If you invest in biopharma you should focus on lower loss rates (ie do good technical diligence) and concentrate bets in winning companies
The common rule of thumb is that 90% of small businesses fail within 10 years.
I agree that for founders that take VC investment, the expectations of return need to be even higher than VC due to: higher volatility, extreme lack of diversification, and not getting preferential stock (must beat $invested or founders get $0 back).
I think the idea is that since such a high percentage of startups fail or provide low returns you need to find these huge wins to make money in the long run.
And finding one huge win every ~5 years might be easier than finding a bunch of smaller wins every year.
But if you're going after a niche market -- a computer vision-based tennis coaching app, for example -- your valuation will necessarily be lower than a company with broad appeal.
So instead of saying, "No, that's a small market" you could invest at a lower valuation and still make the same or higher return as with a unicorn.
Moreover, the probability of find a $10B+ exit happens only about 5 times per decade (10 years), so the chance that you got into one is very unlikely.
The thing to keep in mind with investment strategy is that the goal is to make money easily, or find the best way to make money easily. Not to make the best or most interesting products or anything, really. This advice is the best advice when you take that into account.
I think I’m self-aware enough to recognize that I am probably a slow mover, and this is one of the most annoying aspects of my personality that I would like to change. I get hung up on small details, iterate too many times, and want things to be “perfect” before I publish or share them.
Has anyone successfully changed this aspect of themselves? Sam mentions that this personality trait seems to be mostly invariant over time, but surely there are some habits that one could develop that lead to an eventual change (if not in personality, then at least in behavior).
But, if you want to get faster, one thing is to ask yourself - do I have enough information to make a decision; is it possible to get more information - almost always the answer is yes, but will the cost in money or time or other resources be worth the additional information for the decision - or do we discover just as much moving forward to discover if a decision is wrong. Another question is if a decision is wrong, can we recognize that outcome quickly and what is the cost to move to a different decision.
At the core, I was afraid to fail combine that with, as a technical person, I _really_ don't like to do things I don't like to do. But, things I don't like to do are absolutely at times necessary to do, i.e. answer a simple email from a customer; answer an angry email from an investor.
It took me about 5 years and some very large, public (to my circle) failures to realize that it is okay to fail. That I wasn't going to get better over night, over days or months - it would take me years.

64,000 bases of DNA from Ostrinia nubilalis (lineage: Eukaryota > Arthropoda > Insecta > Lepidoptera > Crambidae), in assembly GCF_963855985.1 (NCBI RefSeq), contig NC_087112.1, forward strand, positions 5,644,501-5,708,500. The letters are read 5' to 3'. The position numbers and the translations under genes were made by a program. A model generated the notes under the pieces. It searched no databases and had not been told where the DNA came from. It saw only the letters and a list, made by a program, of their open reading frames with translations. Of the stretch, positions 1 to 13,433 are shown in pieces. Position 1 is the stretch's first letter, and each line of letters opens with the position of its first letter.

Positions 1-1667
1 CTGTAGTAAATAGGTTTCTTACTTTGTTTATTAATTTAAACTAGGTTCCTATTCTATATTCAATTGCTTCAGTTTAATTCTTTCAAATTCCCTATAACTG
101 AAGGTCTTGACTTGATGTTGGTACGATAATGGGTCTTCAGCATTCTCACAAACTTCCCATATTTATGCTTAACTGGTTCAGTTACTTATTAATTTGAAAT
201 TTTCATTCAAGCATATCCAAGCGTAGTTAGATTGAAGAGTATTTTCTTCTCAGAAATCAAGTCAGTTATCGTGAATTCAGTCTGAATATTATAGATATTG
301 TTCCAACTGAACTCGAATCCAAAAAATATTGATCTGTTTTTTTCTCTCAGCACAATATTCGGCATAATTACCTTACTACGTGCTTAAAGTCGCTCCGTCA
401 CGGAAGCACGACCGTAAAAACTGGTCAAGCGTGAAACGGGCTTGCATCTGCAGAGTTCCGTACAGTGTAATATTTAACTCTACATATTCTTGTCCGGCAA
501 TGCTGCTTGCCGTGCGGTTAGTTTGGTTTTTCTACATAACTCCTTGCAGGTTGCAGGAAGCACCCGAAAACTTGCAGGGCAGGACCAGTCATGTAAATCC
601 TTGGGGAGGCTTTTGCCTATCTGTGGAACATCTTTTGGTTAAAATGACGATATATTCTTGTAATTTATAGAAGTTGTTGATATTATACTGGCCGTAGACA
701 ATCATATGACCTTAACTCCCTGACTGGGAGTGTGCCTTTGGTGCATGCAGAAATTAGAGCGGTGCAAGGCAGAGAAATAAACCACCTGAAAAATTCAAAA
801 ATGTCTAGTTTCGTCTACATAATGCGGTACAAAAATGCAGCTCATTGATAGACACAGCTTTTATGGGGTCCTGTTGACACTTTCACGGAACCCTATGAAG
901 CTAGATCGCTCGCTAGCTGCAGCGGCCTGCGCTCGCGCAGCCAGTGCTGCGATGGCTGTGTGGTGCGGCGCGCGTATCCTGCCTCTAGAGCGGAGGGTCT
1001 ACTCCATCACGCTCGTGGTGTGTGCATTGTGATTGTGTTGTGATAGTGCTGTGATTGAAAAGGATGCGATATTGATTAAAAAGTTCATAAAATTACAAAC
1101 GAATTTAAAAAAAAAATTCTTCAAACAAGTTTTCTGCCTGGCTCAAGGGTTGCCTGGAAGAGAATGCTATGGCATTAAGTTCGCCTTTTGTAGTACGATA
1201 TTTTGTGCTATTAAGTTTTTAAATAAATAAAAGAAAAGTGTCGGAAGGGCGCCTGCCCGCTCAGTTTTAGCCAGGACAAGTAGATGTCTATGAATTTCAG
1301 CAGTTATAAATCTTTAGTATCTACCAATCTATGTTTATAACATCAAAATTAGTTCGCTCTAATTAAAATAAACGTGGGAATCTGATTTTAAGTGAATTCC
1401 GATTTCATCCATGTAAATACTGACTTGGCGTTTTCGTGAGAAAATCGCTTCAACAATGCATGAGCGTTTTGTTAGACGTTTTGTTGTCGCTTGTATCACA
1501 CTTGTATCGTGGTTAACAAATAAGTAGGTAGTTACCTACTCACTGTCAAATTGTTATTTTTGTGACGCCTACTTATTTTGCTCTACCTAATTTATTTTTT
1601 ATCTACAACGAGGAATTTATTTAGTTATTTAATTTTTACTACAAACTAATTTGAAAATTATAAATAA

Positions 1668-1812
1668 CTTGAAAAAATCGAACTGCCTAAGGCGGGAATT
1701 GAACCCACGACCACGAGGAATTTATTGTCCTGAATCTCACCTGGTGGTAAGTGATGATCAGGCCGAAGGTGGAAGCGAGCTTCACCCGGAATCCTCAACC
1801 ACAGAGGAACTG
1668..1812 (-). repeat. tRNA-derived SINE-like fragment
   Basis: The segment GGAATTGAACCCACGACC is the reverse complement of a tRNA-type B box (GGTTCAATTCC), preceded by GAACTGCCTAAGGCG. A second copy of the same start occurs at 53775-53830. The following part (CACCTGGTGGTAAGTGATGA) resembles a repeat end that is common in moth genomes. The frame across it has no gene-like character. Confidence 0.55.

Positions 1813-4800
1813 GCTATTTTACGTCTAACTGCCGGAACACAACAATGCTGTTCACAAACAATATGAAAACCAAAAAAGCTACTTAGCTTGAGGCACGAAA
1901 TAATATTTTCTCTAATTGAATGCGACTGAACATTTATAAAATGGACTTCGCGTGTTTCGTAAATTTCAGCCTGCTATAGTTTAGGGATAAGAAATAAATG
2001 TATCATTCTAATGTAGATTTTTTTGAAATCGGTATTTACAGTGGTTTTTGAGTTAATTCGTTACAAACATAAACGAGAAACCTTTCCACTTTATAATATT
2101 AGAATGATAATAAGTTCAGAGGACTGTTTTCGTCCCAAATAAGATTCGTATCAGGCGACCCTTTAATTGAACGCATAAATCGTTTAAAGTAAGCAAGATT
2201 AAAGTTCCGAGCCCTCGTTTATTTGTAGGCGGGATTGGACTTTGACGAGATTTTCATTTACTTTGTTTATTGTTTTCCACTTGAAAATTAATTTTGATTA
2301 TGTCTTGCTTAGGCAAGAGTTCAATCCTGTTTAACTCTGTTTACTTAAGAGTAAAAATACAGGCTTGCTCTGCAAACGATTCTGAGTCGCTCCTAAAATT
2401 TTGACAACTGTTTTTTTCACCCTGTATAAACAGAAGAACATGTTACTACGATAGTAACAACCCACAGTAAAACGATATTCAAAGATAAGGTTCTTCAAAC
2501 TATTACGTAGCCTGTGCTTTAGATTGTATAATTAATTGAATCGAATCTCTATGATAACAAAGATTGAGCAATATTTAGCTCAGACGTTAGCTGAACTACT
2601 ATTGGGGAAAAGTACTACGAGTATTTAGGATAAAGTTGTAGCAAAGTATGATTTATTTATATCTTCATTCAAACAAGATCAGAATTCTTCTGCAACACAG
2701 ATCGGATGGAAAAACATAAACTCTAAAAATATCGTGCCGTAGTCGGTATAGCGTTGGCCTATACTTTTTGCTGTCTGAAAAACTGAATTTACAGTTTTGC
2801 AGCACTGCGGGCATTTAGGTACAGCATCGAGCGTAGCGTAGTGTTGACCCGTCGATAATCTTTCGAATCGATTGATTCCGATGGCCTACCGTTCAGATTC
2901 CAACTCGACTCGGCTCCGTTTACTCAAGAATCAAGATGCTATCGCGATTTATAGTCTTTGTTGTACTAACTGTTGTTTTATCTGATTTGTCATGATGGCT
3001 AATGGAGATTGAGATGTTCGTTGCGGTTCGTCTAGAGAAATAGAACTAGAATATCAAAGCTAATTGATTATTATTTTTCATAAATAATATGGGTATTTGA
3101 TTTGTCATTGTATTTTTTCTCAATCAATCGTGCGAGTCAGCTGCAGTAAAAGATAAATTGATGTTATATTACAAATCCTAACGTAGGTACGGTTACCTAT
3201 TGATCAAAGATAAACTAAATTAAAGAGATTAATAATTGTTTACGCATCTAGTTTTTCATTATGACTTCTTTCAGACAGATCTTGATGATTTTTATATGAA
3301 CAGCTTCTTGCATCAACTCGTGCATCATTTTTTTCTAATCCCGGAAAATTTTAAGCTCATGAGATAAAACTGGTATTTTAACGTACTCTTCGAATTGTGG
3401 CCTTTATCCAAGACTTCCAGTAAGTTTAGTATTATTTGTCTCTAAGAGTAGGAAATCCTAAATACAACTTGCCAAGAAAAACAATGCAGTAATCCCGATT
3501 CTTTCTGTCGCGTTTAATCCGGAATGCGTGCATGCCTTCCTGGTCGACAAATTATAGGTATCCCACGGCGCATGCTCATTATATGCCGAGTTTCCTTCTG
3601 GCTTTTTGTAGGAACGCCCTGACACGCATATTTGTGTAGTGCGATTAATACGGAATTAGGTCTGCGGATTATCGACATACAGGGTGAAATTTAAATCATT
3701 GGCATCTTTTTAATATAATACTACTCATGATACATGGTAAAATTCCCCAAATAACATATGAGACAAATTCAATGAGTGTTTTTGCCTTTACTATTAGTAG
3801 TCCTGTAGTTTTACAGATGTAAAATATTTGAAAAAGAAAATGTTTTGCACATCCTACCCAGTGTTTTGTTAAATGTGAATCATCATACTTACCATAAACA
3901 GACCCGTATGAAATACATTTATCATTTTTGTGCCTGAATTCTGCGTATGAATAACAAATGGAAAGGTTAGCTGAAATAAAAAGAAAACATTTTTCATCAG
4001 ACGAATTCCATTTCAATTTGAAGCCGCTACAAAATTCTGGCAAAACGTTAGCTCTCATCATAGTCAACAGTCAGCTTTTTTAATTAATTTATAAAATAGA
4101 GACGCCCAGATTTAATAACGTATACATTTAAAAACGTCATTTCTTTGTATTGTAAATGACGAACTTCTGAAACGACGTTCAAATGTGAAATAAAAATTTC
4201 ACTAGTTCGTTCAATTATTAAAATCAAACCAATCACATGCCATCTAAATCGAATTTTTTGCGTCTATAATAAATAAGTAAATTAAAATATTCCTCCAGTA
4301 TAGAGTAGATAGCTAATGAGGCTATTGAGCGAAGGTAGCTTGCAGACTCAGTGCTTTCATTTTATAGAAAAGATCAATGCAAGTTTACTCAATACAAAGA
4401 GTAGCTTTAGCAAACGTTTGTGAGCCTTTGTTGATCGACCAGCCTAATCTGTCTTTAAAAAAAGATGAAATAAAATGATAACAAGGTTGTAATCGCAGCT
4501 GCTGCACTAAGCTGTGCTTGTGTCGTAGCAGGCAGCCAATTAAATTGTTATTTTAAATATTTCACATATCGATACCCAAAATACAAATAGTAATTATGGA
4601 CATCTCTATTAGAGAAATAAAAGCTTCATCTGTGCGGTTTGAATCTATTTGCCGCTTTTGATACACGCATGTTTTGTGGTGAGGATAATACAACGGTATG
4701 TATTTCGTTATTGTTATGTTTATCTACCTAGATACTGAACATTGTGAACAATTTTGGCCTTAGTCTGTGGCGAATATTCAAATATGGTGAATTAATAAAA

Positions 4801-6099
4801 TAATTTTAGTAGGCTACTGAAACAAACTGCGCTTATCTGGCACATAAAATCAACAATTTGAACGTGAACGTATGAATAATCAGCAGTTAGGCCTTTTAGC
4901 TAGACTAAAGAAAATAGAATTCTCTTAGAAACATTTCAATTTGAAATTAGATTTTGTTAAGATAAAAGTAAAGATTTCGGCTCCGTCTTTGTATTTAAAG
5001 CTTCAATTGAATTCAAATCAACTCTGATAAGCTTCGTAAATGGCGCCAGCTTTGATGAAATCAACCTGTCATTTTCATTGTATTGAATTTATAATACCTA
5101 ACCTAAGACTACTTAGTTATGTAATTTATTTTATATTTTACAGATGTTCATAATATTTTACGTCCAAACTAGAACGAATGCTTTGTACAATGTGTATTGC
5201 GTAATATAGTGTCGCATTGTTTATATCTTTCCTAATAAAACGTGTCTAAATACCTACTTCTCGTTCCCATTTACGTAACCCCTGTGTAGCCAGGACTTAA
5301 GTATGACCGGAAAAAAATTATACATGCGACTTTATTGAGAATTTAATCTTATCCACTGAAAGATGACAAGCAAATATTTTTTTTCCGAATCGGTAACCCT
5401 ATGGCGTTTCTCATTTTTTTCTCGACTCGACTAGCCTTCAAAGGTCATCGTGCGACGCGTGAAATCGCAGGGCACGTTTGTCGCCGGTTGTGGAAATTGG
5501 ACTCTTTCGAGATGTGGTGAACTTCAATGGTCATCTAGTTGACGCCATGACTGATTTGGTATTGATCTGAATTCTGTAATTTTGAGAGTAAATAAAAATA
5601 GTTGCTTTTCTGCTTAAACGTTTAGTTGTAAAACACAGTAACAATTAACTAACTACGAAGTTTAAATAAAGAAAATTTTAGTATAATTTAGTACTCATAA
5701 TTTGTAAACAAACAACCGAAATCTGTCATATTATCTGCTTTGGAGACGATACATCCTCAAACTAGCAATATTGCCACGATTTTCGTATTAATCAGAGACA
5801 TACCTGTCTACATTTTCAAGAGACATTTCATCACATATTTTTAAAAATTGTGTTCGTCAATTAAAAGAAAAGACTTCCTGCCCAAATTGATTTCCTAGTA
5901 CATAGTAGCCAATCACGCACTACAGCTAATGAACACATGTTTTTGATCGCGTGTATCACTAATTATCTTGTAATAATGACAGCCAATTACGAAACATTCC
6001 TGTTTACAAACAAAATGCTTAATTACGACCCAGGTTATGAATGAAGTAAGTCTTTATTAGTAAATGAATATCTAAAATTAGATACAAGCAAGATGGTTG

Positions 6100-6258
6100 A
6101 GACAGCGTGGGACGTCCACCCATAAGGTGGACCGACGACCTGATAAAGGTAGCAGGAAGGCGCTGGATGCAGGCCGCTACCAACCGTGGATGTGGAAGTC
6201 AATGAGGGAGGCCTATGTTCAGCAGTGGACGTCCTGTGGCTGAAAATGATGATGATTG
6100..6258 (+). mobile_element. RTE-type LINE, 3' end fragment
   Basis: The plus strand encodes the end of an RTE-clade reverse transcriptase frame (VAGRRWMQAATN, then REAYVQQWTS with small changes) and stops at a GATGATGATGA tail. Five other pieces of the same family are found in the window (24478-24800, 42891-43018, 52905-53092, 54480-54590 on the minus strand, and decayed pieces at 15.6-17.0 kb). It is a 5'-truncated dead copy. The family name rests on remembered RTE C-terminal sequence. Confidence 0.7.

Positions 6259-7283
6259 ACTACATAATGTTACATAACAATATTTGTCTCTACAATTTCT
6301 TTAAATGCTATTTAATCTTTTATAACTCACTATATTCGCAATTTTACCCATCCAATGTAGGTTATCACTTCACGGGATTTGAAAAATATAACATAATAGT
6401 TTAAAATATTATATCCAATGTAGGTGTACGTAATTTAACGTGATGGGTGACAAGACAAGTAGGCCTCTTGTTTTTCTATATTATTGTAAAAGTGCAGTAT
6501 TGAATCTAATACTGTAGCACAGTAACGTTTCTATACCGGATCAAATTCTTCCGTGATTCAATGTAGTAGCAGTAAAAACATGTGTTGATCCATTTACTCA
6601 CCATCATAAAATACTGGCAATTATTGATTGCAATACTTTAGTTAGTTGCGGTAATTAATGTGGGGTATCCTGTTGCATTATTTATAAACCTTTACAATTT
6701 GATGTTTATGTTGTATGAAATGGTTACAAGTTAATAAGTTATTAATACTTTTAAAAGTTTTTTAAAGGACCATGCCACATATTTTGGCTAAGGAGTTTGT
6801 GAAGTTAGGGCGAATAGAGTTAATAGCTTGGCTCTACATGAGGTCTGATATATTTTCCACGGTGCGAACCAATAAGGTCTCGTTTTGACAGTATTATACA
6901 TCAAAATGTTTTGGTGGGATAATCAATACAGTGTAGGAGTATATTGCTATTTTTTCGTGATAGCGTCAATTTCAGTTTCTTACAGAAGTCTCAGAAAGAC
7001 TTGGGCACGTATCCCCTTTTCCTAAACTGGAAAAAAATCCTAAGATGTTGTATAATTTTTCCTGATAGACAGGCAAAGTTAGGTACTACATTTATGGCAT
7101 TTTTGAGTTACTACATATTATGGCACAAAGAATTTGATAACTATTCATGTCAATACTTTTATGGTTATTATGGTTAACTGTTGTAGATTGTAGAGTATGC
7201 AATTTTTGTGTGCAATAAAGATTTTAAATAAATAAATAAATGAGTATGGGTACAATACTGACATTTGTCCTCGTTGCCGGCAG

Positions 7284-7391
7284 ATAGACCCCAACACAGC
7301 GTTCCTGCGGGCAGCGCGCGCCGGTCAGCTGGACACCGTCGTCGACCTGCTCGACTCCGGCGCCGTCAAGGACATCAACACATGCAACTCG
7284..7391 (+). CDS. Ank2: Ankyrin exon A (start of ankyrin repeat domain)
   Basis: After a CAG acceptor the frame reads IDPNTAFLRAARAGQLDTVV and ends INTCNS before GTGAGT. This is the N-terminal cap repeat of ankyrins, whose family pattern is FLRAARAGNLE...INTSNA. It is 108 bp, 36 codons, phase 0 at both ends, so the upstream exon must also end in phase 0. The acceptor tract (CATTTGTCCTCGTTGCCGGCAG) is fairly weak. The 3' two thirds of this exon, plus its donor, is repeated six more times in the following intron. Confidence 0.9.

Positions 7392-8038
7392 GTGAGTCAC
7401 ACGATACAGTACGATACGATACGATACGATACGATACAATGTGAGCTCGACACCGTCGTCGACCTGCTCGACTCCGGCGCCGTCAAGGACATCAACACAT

I've incrementally improved and shed a lot of who I was. It was extremely hard and it's not for everyone - but if you are willing to try and take small steps, the payout is absolutely worth it.
Don't get trapped in the siren song of "it's okay to be slow". Speed is itself part of quality.
I know it's possible to change. The factors that cause me to slow are:
- Fear of trying too hard and seeing myself fail: Failure is inevitable. Earlier > Later.
- A misplaced confidence that I can knock it out late: You can't do this anymore.
- Uncertainty of the next action: Any action is better than no action 80% of the time. Just eat the other 20%
- Wanting to make things 'nice' (especially if I've already been slow): Present > Nice, and nice_delta(t) < nice_delta(t-1) so you'll be producing less nice per unit time as time goes on, so just release.
Hope this helps. I know it can be changed. I've done it. I have to do it again.
If the problem you're solving is all the libraries/sw for x are shitty / half baked, then it makes sense to take things slow, think it out, and design something robust.
If the problem you're solving is trying to validate a business idea / market idea, it might make sense to hack something shitty together to test that hypothesis.
For me, the issue has always been that I _personally_ identify myself with my code being robust / well designed, and that makes it difficult for me to put something hacky out there, but if I focus on the objective - to validate or invalidate a potential idea - it makes it clear how to prioritize my time / energy.
when you invest in disruptive technologies, being patient and a slow mover is your friend. Many fast mover friends of mine don’t have the guts and patience to go through volatile phases of some assets, and I outperformed them (even the ones who spent 14 hours a day trading profitably)
At the same time I would never work at a startup at any position again, because looking at a TODO list of 50 items is stressful and boring at the same time.
(Ark invest is the closest to what assets that I like, they are looking 5-20 years ahead and not at quaterly results).
I don't think this is a binary thing. Moreover, I think the ability to meld the two and manage the balance of decisions across a growing number of stakeholders is one of the biggest challenges for founders.